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the weapon themselves had no means of internal propulsion and it was not very effective. all right, let's return to the end of the war moment. this is the image familiar to in pearl harbor for the last anniversary very moving occasion for me. i want to go back to our topic thehe postwar and implications by taking us back to what this photograph represent. in the foreground is the monument to the uss arizona, in the background, looming over the arizona is the battleship missouri, on the deck of which the final surrender documents were signed in 1945. let me tell you a story, it has theo with, if you look on left side of the photo a, causey
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aircraft-- kamikaze that was attacking in the battle of open aloe. the plane, they will show you the place where the plane struck the hull. it looks the equivalent of a fender bender. the plane got that close, struck the missouri, then went into the sea. the pilot was recovered. this is the pilot. missouri,s on the they got ready to do whatever it were going to do to his body in the captain of the ship came over the loudspeaker system and an foughtp that, this m for his country and was just as patriotic and his beliefs about his country as you are for yours and we give me full military
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funeral." that is what happened. i think that incident they make a point of showing is that if you visit the boat today. it is quite a bracing and terrific story that i hope tells us something about our national character in the way we engage in these kinds of conflicts in the way we treat our adversaries. i want to go back to the surrender deck on september of 1945. i want to call your attention to -- look at the contrast in garb between the american officers in their fatigues and the japanese delegation which are in their fanciest uniforms. on the right side of the photograph in civilian clothes hat, offp half -- top to the right, is this man here. partly educated in the united states at emerson college.
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then he went back to his home country and became a diplomat. he was a senior diplomat there that delegation at the surrender ceremony. he later wrote a book called uri."ney to the misso that momentabout when he was on the deck and try to swallow his humiliation and anguish as he helped sign the surrender documents. he tells us he heard douglas macarthur city following, "from a bettermn occasion world shall emerge, one founded on faith and understanding." ite then says i wondered if would've impossible for us had we been victorious to embrace the vanquished with a similar examination -- magnamity. i will get wonky here and give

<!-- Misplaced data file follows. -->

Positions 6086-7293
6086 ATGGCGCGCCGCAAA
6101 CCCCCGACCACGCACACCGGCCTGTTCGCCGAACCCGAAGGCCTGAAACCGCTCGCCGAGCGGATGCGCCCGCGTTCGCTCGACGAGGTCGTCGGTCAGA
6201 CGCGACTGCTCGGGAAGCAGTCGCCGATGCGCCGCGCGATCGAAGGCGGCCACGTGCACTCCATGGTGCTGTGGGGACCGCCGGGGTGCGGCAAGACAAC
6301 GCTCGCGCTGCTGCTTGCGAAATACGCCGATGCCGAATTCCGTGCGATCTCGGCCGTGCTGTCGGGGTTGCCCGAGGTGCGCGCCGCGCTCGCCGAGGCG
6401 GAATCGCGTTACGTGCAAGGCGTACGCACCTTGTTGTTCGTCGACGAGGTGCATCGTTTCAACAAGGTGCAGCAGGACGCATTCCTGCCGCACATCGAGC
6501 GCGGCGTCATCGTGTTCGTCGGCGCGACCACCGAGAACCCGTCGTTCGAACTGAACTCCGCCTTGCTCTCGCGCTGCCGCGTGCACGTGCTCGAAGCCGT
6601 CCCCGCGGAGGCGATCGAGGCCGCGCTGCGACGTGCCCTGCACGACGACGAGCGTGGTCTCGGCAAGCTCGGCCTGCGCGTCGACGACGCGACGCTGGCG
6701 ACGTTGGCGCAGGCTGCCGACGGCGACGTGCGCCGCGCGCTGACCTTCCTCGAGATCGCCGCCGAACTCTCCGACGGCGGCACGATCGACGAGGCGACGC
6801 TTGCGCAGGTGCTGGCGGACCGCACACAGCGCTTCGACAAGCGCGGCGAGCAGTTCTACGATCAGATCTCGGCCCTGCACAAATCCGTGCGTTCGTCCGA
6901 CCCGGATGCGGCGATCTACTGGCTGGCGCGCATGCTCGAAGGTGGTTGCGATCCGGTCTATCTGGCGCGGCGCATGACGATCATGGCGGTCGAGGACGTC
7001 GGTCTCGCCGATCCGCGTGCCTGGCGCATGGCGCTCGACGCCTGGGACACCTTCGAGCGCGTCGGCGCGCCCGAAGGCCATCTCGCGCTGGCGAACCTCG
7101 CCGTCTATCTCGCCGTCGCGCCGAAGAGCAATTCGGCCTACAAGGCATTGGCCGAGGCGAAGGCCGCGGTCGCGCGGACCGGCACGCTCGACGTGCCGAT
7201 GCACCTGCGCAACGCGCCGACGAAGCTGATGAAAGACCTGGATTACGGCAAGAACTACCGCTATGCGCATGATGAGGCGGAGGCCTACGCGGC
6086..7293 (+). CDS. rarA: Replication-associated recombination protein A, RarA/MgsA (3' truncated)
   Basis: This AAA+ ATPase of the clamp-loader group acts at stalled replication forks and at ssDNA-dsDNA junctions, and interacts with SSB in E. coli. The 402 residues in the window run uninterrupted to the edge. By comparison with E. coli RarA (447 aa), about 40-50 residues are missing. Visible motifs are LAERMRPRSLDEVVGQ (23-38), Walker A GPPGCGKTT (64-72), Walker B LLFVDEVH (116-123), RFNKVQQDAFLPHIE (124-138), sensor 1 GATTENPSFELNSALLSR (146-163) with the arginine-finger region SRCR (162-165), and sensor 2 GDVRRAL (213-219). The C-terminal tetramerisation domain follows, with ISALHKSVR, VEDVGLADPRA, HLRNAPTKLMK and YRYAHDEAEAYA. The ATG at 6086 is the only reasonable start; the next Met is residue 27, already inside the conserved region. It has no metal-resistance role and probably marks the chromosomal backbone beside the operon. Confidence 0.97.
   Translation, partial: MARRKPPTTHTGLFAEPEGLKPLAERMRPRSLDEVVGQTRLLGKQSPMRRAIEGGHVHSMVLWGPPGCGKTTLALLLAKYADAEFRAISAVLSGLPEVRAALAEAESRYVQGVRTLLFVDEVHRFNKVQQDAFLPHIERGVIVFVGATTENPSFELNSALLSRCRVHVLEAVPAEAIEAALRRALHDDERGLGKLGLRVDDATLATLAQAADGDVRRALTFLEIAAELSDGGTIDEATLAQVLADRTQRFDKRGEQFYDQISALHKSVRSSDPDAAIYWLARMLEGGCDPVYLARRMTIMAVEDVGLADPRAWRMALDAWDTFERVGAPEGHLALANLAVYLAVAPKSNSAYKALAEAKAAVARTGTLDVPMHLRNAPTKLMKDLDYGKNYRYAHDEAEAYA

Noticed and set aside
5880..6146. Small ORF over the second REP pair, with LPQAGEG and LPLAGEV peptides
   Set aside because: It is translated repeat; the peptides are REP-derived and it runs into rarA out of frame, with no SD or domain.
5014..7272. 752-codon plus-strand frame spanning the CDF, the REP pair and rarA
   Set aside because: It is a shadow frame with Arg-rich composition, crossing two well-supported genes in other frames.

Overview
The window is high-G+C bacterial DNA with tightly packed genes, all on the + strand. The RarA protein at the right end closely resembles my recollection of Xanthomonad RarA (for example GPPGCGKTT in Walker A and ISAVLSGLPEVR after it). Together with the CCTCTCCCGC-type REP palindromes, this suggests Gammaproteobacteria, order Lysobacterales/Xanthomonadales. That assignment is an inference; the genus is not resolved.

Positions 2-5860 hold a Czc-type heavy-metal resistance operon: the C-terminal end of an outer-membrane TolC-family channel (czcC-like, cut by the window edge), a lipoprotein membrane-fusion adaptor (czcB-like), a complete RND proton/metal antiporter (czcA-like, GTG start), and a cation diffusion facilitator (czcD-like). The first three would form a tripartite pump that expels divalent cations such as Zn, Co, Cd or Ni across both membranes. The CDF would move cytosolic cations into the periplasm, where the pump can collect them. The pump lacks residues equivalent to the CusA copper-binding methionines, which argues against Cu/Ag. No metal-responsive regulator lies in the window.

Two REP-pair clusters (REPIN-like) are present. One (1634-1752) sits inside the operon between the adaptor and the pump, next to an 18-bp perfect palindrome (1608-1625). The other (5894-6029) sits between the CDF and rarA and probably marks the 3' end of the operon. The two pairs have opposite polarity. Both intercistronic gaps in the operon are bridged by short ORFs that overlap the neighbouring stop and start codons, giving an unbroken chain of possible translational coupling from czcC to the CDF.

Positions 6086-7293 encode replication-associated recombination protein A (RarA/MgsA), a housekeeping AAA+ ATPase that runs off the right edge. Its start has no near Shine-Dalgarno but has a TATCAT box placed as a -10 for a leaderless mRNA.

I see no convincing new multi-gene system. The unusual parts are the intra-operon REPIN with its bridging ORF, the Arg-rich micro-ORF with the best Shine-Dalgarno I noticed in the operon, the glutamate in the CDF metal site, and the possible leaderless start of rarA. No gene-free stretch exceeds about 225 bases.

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you some date. the -- data. there are people that tried to quantify help powerful the united states was. they do it but to link of the composite index. there are many ways to do this. this is probably the standard methodology for measuring national power. index, the sum population6 of the of iron and steel production, military and personnel. the unitedere is states relative to the other players. it is times more powerful than the next most powerful country which was the soviet union. longer 2007, we are no at the top of that index, china is, largely because of population.
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he was the comparison from 1945, that was hard to read. from 1991, i neglected to put that slide in. states hade united more absolute power in 1945 than it did in 1991 when the french describes it as a hyper-power. what did the united states do with the power and 1945? i will leave this up here. it is matchless power at that moment when it stood at the summit at the world. newreated all these
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institutions. the world bank, nato, the marshall plan, the international atomic energy agency, nafta, which comes later still. elsa put in the transpacific partnership and me trans-atlantic trade and investment partnership all of which are now in jeopardy. in my view as well the european union. i think the united states shepherded the whole european union project along from the moment it insisted as a term of participation in the marshall plan aid that the proposal had to come in from europe as a whole and not from individual countries that forced the europeans at that crucial moment to work with one another to come up with a joint common economic plan. world's they had the largestply,